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Old 25th July 2004, 08:00 PM   #11
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The Audiocom seems to pander to 'audiophile' pretensions by littering BG's around as if they are some magic panacea.

Both clocks are still sensitive to external PSU's though.

Andy. [/B][/QUOTE]
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I tend to agree; the Audiocom uses basic regulators as well.

Not only is the PS important; the type of XO is importajnt. The Tent XO and Valpey-Fisher VF XO feed less back into the PS. Chip type XOs seem poor. In this sense, a separate transformer is desirable. I have actually used a preregultor (78xx) to stop this feedthru' with some success.

It is not the clock, but the clock.digital p[rocessor and PS as a system that matters and I have found it useful to carry out on board measurements of waveform and PS noise.

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Old 25th July 2004, 09:03 PM   #12
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Post Clock Powersupply

Quote:
Originally posted by Hans L
I would be very surprised if you find someone that used both. I have installed a LC Audio clock upgrade once and I was quite pleased with the results, which also included modifications to the power supply (which is probably the first place to start) and to the analog output section. I'm definately not an EE but had help from internet and friends.

I can't imagine why one ultra low jitter clock with could be audibly better or worse than similar clock. Evaluate them based on wether they have a decent seperate power supply offering. Other than that it's strictly based on the price difference.
Hi Hans,
I did not mean that powersupply is not important. My clock has on board low noise regulators and chokes and caps forming a PI-filter together with the main filter caps of the player's digital supply.
I also have tested various low noise regulators. Especially interesting was the following observation on two types of low noise regulators. Both regulators had equal noise specs. One sounded totally uninvolving and uninteresting the other just right. How come? Also tried with and without preregulation in my Philips CD931 and the Sony SCD-1. In both cases sound was better without preregulation.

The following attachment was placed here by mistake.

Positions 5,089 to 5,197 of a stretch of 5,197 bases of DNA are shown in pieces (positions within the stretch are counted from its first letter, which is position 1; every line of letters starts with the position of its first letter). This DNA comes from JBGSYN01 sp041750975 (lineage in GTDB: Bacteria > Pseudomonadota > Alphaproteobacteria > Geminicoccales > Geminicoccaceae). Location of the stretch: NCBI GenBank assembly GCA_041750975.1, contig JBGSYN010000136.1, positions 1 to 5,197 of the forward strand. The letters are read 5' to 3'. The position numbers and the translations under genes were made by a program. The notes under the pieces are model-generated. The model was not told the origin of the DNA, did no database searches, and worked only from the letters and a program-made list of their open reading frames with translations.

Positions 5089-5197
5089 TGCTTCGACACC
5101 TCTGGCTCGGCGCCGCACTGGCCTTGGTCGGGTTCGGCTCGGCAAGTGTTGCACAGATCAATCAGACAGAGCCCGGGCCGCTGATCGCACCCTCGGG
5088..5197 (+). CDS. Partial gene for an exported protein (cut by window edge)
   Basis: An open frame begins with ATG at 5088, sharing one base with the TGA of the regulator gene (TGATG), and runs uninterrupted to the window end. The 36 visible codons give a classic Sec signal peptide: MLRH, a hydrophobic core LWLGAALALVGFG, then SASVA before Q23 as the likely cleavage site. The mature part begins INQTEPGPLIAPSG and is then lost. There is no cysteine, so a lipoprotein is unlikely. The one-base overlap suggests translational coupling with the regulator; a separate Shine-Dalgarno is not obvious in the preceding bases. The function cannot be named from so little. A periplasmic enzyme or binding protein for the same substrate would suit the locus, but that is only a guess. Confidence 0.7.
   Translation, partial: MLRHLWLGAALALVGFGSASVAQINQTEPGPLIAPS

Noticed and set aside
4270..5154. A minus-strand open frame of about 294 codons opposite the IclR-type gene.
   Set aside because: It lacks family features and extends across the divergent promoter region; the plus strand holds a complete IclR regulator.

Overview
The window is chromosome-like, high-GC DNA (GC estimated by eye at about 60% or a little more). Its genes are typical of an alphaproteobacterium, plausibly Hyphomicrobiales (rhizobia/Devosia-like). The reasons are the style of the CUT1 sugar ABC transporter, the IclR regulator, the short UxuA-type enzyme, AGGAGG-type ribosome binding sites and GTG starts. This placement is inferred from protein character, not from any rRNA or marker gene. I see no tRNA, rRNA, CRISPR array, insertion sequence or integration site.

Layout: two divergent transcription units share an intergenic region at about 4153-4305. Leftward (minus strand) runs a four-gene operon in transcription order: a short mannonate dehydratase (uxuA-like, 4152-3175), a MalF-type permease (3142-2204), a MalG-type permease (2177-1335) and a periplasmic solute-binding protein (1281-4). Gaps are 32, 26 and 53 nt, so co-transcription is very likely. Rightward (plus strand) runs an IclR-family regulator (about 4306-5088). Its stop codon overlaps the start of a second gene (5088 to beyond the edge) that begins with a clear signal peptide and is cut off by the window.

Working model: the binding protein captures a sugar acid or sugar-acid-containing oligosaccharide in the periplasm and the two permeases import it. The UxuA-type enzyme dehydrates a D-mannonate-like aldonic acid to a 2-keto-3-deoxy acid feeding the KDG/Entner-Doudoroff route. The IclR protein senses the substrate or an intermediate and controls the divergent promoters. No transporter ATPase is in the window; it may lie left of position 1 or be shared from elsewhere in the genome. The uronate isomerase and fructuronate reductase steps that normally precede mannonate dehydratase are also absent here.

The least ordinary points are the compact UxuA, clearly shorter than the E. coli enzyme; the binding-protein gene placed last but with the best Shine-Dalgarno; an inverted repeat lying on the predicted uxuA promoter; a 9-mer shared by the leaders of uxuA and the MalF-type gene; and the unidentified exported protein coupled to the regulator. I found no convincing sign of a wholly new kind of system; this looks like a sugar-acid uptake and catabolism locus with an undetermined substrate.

You can download the schematic here:
http://www.diyaudio.com/forums/showt...928#post199928

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Old 25th July 2004, 09:25 PM   #13
Hans L is offline Hans L  Netherlands
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Default Re: Clock Powersupply

Quote:
Originally posted by Elso Kwak
Also tried with and without preregulation in my Philips CD931 and the Sony SCD-1. In both cases sound was better without preregulation.
You can download the schematic here:
http://www.diyaudio.com/forums/showt...928#post199928

Hi Elso,

thanks for the link. I wasn't aware you were designing this stuff for fun
Any idea why a PS without preregulation sounds better? Or has this already been discussed elsewhere on the forum?
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Old 25th July 2004, 09:48 PM   #14
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Cool Re: Re: Clock Powersupply

Quote:
Originally posted by Hans L

Any idea why a PS without preregulation sounds better? Or has this already been discussed elsewhere on the forum?
Hi Hans.
My theory is that the regulators interact with each other. See also this thread on an other forum:
http://db.audioasylum.com/cgi/m.mpl?...lator&session=

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Old 25th July 2004, 09:58 PM   #15
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Quote:
Originally posted by fmak
The Audiocom seems to pander to 'audiophile' pretensions by littering BG's around as if they are some magic panacea.

Both clocks are still sensitive to external PSU's though.

Andy.
Chip type XOs seem poor. In this sense, a separate transformer is desirable. I have actually used a preregultor (78xx) to stop this feedthru' with some success.
[/B][/QUOTE]
The Tent clock is a chip type oscillator in a metalcan enclosure:
http://www.diyaudio.com/forums/showt...1962#post11962
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Old 25th July 2004, 10:10 PM   #16
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Quote:
Originally posted by Elso Kwak
the Tent clock is a chip type oscillator in a metalcan enclosure: